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Eric Platt

Eric Platt, Base Leader and geologist at Admiralty Bay, King George Island, suffered a heart attack whilst in the field with Jack Reid, 9 November 1948. They were approaching a pass in the mountains and although Jack Reid tried to carry him back to base he found it impossible and returned to base to find a search party already heading out to find them.  By the time they had climbed back to the pass Eric had died.  "Greatly distressed, they carried him back and he was buried near the base," recalls Sir Vivian Fuchs who was in the George VI Sound at the time. A memorial cross still stands but the Trustees have not been able to locate a photograph.

This incident occurred only a few days before Sir Vivian Fuchs was to hear of the catastrophic fire at Hope Bay which led to the loss of Oliver Burd and Michael Green

Robert Stephenson, co-ordinator of The Antarctic Circle  has provided an extract from the Halifax Courier of 14 April 1950.

"Soyland man who died in the Antarctic
"A richly coloured stained glass window, which Mr. and Mrs. John  Platt, Prospect House, Soyland, have provided at St. Mary's Church, Cotton Stones, in memory of their son, Mr. Eric Platt. B.Sc., who died in the Antarctic, is to be dedicated at a special service on Sunday afternoon. The dedication will be performed by the Rev. G. L. Barber, former Vicar, and the present Vicar, Rev. W. I. G. Moffatt. will conduct the service.

"Mr. Eric Platt, a former prefect at Sowerby Bridge Grammar School, died in 1948 whilst working in the Antarctic as a member of the Falkland Islands Dependencies survey team. He had been associated with St. Mary's Church and school, was a member of the choir, and at one time the occasional organist. He had also been an altar server.

"Knight in armour
"The main colour schemes of the window are steel.blue, a deeper blue, red and gold. There is the life-size figure of a knight in armour, with sword raised in his right hand and holding a shield in his left hand. On the shield is a lion rampant. At the top is a crown and lamp, also two angels. At the side of the knight is a chalice, and the design also includes a knight's helmet, a lion, a dove and other features.
In bold letters underneath the figure, is the word, "Courage." The inscription at the foot reads: "In proud memory of Eric Platt B.Sc., geologist who died on duty at Admiralty Bay, the Antarctic, 10th of November, 1948, aged 22." [see below for actual inscription]

"The window is the work of George Maile and Sons. Ltd., London. Mr. Kenneth Pawson, of Triangle, another Sowerby Bridge Grammar School old boy, who has been in the Antarctic as a member of the expedition, is now on his way home but cannot be back in time to take part in Sunday's Service."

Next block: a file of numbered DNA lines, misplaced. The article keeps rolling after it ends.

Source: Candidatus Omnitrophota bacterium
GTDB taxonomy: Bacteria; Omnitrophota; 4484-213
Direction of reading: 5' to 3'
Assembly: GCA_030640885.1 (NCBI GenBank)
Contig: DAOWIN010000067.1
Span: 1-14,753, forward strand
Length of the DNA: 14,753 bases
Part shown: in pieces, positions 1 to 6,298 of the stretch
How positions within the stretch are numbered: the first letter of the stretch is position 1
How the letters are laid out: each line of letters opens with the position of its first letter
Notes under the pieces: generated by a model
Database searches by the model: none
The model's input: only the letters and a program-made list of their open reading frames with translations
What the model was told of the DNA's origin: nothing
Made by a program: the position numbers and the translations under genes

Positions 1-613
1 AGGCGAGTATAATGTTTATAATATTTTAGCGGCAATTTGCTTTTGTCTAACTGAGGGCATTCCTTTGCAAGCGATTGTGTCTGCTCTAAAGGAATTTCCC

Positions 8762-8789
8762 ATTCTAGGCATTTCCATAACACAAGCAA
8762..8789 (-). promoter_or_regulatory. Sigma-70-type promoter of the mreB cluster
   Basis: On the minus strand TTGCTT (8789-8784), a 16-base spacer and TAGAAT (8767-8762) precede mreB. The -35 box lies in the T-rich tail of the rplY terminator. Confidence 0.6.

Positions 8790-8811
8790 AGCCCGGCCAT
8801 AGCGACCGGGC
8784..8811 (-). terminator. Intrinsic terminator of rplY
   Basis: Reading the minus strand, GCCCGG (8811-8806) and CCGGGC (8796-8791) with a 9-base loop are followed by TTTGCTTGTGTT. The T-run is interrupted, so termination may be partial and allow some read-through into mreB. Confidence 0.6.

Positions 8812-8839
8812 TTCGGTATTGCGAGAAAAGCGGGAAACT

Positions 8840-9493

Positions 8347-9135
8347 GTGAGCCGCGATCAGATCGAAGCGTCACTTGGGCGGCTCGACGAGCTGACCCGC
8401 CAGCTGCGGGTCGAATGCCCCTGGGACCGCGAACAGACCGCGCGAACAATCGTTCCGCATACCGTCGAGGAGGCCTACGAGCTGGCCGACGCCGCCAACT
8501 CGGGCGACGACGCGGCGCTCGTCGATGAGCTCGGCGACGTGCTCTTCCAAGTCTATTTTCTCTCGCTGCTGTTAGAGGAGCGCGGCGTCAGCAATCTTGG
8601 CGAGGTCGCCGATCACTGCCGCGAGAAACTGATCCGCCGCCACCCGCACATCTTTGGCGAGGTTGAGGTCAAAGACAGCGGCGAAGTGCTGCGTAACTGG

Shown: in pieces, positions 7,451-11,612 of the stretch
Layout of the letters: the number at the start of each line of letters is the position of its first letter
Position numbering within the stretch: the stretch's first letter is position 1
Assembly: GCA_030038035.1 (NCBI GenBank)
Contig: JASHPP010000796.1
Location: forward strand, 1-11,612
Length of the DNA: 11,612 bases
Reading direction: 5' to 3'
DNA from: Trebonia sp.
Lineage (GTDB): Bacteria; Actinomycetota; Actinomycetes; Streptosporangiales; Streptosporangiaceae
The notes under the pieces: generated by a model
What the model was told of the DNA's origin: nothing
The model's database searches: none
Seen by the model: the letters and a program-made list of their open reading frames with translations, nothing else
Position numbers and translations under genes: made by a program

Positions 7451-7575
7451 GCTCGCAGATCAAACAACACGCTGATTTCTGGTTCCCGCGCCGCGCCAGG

Alan Coley, who wintered at Hope Bay in 1952 and 1953, has written to say that Eric was head boy at Sowerby Bridge Grammar School, when he was in the 5th form.  Ian says he was attracted to service with Falkland Islands Dependencies Survey, FIDS, by hearing Ken Pawson come back to the school to give an illustrated talk on his experiences." Ken Pawson wintered at Admiralty Bay in 1949 and was on his way home when the service of dedication took place at St Mary's. Ken who apparently emigrated to Canada wrote a book about his experiences entitled Antarctica: "----to a lonely land I know."   Ken is also a poet having won the prestigious dog writers of America award in the poetry category.

Alan Coley relates, "Eric was an only child and his mother I think was Head Teacher of a local primary school. Eric studied Geology at the Victoria University Manchester and I followed him there in 1947. He caught in a blizzard while out Geologising at Admiralty Bay."

In response to an article appearing in the Daily Mail, 29 January 2011, Cyril Alderson, phoned to say that Eric had a brother an elder brother Brian. Cyril recalled that he used to travel on the bus to school at Sowerby Bridge Grammar School every day. He added that Prospect House is in the tiny hamlet of Lighthazels and that his father was a baker,

In response to an article in the Halifax Courier at the beginning of May 2011 Kath Hoare wrote to say that she had seen the article "about my uncle’s brother.  My mother, Olive Browes, knew the family quite well as Edward, Eric’s brother, married her sister, Eileen Oscroft. It seems that there were three brothers and she doesn’t think any of them had children.

"My Uncle Ned divorced Eileen and unfortunately died (it must be over 20 years ago) – the marriage was childless. Brian married Margaret and they emigrated to Australia – as far as my mum is aware, that marriage was also childless. My mum was quite upset that the window in Cottonstones Church had been harder to see when the church had changed the interior use so is very pleased to read of the plans to honour the memory of the dedicated and young explorers in London." 

The photographs below were taken by the Robert Stephenson on a visit to St Mary's Church in May 2001. They show the blue knight, the inscription and the church. It is a pity if this glorious window is now partialy obscured.

 

 

 

 


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